So this theory provides a very plausible way for catalytic metabolism as well as proto-cellular membrane formation to have resulted from natural geological processes.  These proto-cells would then likely have begun concentrating simple organic molecules formed from the reaction of CO2 and H2 with all the enzyme-like minerals that were present.  These molecules could then react with one another to polymerize and form larger and more complex molecules including eventually nucleotides and amino acids.  One promising clue that supports this theory is the fact that every living system on earth is known to share a common metabolic system, known as the citric acid cycle or Kreb’s cycle, where it operates in the forward direction for aerobic organisms and in the reverse direction for anaerobic organisms.  Since this cycle consists of only 11 molecules, and since all biological components and molecules that we know of in any species have been made by some number or combination of these 11 fundamental building blocks, scientists are trying to test (among other things) whether or not they can mimic these alkaline hydrothermal vent conditions along with the acidic ocean water that would have been present in the Hadrean era and see if it will precipitate some or all of these molecules.  If they can, it will show that this theory is more than plausible to account for the origin of life.

Once these basic organic molecules were generated, eventually proteins would have been able to form, some of which that could have made their way to the membrane surface of the pores and acted as pumps to direct the natural proton gradient to do useful work.  Once those proteins evolved further, it would have been possible and advantageous for the membranes to become less permeable so that the gradient could be highly focused on the pump channels on the membrane of these proto-cells.  The membrane could have begun to change into one made from lipids produced from the metabolic reactions, and we already know that lipids readily form micelles or small closed spherical structures once they aggregate in aqueous conditions.  As this occurred, the proto-cells would no longer have been trapped in the porous rock, but would have eventually been able to slowly migrate away from the vents altogether, eventually forming the phospholipid bi-layer cell membranes that we see in modern cells.  Once this got started, self-replicating molecules and the rest of the evolution of the cell would have underwent natural selection as per the Darwinian evolution that most of us are familiar with.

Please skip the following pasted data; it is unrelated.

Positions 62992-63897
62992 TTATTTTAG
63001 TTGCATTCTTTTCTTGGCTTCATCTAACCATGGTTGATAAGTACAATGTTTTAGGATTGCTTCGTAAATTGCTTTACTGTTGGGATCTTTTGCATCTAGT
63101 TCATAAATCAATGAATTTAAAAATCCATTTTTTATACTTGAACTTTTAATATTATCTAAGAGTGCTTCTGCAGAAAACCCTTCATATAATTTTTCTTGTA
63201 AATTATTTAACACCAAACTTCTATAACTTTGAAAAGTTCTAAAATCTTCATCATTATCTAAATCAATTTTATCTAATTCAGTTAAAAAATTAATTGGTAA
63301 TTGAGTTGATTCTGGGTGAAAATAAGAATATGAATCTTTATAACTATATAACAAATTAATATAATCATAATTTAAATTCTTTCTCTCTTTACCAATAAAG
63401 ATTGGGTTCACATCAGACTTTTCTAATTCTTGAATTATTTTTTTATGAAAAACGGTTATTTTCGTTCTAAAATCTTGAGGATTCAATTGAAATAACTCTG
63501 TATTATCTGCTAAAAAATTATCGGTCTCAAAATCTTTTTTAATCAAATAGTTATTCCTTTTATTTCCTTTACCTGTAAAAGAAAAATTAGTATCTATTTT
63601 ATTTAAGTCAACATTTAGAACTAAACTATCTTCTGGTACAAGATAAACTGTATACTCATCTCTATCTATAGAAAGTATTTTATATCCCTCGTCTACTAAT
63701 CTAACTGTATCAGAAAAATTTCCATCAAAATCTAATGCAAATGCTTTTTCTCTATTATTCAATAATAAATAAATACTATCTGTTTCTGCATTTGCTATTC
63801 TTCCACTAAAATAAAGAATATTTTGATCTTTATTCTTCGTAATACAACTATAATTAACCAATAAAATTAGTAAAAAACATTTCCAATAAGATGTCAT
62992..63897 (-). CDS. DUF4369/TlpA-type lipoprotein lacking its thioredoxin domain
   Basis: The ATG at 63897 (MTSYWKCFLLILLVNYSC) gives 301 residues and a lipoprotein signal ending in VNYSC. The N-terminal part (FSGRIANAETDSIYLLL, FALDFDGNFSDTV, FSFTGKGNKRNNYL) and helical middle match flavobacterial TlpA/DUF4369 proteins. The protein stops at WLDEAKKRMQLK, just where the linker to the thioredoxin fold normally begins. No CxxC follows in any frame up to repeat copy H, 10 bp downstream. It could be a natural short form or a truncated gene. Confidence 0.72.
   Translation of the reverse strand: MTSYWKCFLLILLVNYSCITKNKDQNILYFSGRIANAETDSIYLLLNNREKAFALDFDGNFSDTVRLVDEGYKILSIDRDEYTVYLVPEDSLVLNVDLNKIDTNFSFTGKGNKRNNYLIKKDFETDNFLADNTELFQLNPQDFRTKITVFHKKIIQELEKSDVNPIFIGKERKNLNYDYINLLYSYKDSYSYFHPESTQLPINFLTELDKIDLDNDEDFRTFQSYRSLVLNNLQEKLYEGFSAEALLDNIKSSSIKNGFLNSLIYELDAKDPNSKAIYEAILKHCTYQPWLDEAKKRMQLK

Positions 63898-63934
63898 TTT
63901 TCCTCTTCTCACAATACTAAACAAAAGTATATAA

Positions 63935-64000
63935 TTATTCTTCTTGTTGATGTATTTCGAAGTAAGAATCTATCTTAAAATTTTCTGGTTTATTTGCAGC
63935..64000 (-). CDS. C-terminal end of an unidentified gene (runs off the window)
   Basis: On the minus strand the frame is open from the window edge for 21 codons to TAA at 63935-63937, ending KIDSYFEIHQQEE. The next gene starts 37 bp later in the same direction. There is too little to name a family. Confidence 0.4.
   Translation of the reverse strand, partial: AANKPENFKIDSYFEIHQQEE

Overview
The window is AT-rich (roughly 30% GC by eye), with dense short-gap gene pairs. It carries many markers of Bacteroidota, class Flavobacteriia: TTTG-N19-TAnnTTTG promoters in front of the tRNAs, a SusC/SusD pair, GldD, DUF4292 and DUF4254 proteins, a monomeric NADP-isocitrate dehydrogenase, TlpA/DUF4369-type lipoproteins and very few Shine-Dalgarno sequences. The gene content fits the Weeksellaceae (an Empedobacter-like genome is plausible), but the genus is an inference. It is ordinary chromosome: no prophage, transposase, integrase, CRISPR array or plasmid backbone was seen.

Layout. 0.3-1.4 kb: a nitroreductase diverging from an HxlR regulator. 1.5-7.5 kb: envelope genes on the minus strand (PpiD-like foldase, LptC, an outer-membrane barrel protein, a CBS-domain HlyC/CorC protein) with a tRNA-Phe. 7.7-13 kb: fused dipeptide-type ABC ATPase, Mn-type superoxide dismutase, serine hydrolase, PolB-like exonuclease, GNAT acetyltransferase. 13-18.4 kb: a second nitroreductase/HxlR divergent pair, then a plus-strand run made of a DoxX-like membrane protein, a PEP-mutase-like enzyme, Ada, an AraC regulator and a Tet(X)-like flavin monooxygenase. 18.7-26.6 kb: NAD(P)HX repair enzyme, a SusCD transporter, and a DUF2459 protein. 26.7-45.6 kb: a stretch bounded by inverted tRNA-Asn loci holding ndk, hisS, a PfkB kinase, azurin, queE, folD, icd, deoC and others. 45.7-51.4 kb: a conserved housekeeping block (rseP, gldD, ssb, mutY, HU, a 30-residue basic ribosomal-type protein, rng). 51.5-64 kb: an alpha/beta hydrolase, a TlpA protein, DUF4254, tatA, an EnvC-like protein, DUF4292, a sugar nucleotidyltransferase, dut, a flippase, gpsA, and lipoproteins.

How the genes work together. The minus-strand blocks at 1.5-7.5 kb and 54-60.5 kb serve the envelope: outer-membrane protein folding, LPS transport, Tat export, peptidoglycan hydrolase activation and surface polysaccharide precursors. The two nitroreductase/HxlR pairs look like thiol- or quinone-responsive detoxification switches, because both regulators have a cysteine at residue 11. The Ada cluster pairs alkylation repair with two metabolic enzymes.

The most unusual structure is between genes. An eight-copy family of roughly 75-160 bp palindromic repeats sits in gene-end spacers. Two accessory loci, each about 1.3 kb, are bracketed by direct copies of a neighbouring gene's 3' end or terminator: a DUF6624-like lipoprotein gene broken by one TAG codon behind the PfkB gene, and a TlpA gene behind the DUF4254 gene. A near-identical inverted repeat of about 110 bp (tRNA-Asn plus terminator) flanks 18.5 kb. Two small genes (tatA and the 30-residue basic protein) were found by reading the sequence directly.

As per the earlier discussion regarding life serving as entropy engines and energy dissipation channels, this self-replication would have been favored thermodynamically as well because replicating those entropy engines and the energy dissipation channels means that they will only become more effective at doing so.  Thus, we can tie this all together, where natural geological processes would have allowed for the required metabolism to form, thus powering organic molecular synthesis and polymerization, and all of these processes serving to increase entropy and maximize energy dissipation.  All that was needed for this to initiate was a planet that had common minerals, water, and CO2, and the natural geological processes can do the rest of the work.  These kinds of planets actually seem to be fairly common in our galaxy, with estimates ranging in the billions, thus potentially harboring life (or where it is just a matter of time before it initiates and evolves if it hasn’t already).  While there is still a lot of work to be done to confirm the validity of these models and to try to find ways of testing them vigorously, we are getting relatively close to solving the puzzle of how life originated, why it is the way it is, and how we can better search for it in other parts of the universe.